As we have already explained, in speaking of the anatomy of the eye, ducts or little tubes, called the lachrymal ducts, pass from the inner canthus of the eye into the nose, carrying off the water secreted by the tear-glands. When these little ducts are either partially or entirely closed by some obstruction, the tears, unable to pass off by the usual channel, must of necessity flow over the lids upon the cheek. This difficulty, to say the least, is exceedingly annoying, rendering an almost constant wiping of the eye necessary.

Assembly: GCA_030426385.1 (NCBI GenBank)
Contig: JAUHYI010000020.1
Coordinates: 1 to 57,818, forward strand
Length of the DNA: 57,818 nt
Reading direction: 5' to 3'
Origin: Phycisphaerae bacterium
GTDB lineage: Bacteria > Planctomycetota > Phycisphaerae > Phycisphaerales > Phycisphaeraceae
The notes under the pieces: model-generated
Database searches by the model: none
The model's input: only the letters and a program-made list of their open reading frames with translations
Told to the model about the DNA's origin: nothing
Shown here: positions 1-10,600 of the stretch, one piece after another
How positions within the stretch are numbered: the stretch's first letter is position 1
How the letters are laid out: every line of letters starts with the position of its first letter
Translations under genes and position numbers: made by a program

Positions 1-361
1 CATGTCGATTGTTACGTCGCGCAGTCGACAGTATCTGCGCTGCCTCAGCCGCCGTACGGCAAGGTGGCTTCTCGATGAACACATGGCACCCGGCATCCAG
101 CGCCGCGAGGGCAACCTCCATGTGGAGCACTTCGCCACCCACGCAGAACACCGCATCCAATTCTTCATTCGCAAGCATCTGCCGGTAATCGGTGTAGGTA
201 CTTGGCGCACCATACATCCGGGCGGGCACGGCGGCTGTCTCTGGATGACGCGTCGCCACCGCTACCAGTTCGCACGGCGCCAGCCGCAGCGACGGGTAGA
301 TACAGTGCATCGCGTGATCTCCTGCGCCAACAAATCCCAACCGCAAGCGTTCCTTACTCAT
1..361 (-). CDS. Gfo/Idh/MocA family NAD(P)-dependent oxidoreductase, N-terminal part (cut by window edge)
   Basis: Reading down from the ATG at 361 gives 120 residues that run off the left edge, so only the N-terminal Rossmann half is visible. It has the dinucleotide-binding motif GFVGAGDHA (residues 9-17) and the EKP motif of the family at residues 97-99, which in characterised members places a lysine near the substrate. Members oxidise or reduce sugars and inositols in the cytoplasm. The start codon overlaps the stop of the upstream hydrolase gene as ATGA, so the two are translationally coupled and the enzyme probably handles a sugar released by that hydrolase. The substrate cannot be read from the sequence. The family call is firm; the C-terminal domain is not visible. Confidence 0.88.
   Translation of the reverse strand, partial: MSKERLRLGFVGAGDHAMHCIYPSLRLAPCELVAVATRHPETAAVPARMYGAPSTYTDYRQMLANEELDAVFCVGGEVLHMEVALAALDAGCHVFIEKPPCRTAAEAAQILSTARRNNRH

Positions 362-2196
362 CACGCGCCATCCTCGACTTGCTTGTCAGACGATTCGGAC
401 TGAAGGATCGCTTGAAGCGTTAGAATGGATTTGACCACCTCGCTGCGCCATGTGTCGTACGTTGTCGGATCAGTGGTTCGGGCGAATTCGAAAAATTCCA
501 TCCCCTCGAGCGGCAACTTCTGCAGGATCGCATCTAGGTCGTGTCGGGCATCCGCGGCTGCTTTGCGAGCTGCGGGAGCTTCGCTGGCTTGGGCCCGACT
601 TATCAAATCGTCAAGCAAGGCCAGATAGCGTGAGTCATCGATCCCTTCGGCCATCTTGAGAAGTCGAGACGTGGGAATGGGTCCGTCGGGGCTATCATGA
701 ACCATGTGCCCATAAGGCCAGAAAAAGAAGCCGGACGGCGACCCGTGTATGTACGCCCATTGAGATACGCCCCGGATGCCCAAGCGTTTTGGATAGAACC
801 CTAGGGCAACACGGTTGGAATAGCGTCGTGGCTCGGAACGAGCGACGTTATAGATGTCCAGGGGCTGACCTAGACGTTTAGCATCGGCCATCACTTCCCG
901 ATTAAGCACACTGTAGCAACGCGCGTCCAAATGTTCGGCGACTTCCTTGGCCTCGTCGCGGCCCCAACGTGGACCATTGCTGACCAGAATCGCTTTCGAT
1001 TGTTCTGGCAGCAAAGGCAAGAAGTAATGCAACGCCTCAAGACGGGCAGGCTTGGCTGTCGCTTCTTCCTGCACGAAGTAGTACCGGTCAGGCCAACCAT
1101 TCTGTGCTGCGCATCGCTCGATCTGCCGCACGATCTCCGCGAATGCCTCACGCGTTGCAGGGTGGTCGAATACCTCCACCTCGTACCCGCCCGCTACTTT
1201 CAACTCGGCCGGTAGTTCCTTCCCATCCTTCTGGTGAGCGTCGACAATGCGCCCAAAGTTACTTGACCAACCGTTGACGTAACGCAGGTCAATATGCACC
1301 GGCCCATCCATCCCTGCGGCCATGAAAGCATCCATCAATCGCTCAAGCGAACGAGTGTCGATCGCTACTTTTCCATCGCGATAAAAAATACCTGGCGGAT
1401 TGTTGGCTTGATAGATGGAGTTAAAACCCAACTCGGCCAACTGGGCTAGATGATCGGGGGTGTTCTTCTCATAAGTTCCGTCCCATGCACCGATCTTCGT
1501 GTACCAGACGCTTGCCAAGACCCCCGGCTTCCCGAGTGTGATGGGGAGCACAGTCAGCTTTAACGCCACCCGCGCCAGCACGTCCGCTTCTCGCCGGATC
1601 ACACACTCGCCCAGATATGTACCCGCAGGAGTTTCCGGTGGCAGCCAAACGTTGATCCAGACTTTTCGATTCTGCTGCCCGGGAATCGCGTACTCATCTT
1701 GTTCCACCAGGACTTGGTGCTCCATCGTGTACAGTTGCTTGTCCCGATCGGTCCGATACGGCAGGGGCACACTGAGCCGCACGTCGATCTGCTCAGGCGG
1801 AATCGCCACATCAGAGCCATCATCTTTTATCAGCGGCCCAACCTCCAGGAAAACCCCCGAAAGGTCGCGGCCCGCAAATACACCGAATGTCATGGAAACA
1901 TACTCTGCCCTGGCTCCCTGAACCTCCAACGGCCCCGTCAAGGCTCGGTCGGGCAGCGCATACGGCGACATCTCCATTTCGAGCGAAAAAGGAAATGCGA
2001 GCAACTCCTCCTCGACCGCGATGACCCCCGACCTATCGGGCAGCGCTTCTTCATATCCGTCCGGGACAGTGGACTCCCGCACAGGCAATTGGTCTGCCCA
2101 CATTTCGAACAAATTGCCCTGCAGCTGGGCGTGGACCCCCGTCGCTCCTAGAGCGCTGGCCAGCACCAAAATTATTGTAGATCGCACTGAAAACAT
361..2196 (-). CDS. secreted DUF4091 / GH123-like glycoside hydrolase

The prominent remedies are, Calc., Tod., Puls., Bell., Sil., Petrol., and Sulphur. The two first may be given in alternation, a dose of Calcarea one day, and of the Iodine the next If the attack is recent and accompanied with swelling, etc. Belladonna and Pulsatilla may be alternated in the same way.


A powder, or six globules, dry on the tongue; if th6 tincture is used, one drop may be prepared and administered as heretofore directed.